Welcome to the University of Texas Skywatchers' Report for March 27th through April 2nd.
The moon is new late on the night of Tuesday the 28th for those of us in central Texas. However, further east, where the new moon falls on Wednesday after sunrise, viewers will be treated to a solar eclipse. The path of totality will stretch across Africa, the Mediterranean, Turkey, Georgia and the Caucasus, Kazakhstan, Russian and finishing in Mongolia. The point of greatest eclipse is in the Sahara on the border between Libya and Chad. All of Europe, the Middle East and most of Africa will see some fraction of partial eclipse.
Mars, the Pleiades and Hyades are in the west as the sky darkens. The moon will be right next to the Pleiades on the night of April 1st. Saturn is still close to overhead at about 8 p.m. At mid-week, Jupiter is rising at 9:30 p.m. Venus is rising a couple of hours before the sun and still shines as the morning star.
This weekend we change the clocks forward one hour and go on to Daylight Saving time. The officially skipped hour is 2 to 3 a.m. Sunday morning.
Public viewing at the Painter Hall telescope is on Fridays and Saturdays from 7 to 9 p.m. Painter Hall is located on 24th street about halfway between Speedway and Guadalupe.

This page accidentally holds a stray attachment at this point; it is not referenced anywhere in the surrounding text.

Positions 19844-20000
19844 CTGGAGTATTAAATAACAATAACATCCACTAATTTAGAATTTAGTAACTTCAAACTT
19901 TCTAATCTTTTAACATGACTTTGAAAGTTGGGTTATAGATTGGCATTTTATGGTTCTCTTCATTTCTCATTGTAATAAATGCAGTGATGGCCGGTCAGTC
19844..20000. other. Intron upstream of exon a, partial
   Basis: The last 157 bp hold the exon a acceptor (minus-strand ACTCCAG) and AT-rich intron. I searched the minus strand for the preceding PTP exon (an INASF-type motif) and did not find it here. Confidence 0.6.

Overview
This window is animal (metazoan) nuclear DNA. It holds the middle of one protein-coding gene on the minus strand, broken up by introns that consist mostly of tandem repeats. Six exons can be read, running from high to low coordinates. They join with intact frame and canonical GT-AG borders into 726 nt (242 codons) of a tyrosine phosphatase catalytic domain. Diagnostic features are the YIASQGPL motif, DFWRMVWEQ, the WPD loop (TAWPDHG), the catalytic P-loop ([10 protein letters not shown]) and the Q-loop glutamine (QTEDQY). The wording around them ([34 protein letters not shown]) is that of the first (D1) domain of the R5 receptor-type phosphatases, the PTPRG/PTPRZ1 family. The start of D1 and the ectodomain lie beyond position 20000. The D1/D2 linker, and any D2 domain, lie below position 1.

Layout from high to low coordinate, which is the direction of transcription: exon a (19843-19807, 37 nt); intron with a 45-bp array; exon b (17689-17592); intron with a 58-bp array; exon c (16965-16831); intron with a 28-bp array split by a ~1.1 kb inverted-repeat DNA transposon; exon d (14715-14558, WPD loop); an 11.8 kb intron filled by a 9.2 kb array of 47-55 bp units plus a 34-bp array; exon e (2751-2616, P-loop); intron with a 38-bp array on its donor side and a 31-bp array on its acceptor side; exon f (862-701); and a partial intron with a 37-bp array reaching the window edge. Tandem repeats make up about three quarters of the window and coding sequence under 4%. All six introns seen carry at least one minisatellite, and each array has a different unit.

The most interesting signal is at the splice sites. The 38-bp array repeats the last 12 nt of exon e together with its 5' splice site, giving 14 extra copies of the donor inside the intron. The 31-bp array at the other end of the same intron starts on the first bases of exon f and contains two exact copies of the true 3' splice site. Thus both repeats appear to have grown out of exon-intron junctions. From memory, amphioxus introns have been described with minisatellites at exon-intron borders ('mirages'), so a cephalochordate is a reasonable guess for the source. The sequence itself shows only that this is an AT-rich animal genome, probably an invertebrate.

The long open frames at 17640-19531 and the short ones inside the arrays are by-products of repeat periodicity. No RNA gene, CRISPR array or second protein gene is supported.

The telescope at Robert Lee Moore Hall is open to the public on Wednesday nights from 7 to 9 p.m. RLM is located on the southeast corner of Dean Keeton and Speedway. Take the elevators to the 17th floor and follow the signs to the telescope.
All events are free and open to all ages and no reservations are required. Note that star party times and availability change throughout the year. Please call this recording before planning a visit to the telescopes. Observing events are weather permitting. Please call 232-4265 for weather cancellation information, which is updated 30 to 60 minutes before viewing start time only on nights when star parties are cancelled.
Please note that next week the times for public viewing will move one hour later due to the change to Daylight Time.
Thank you for calling the University of Texas Skywatchers' Report.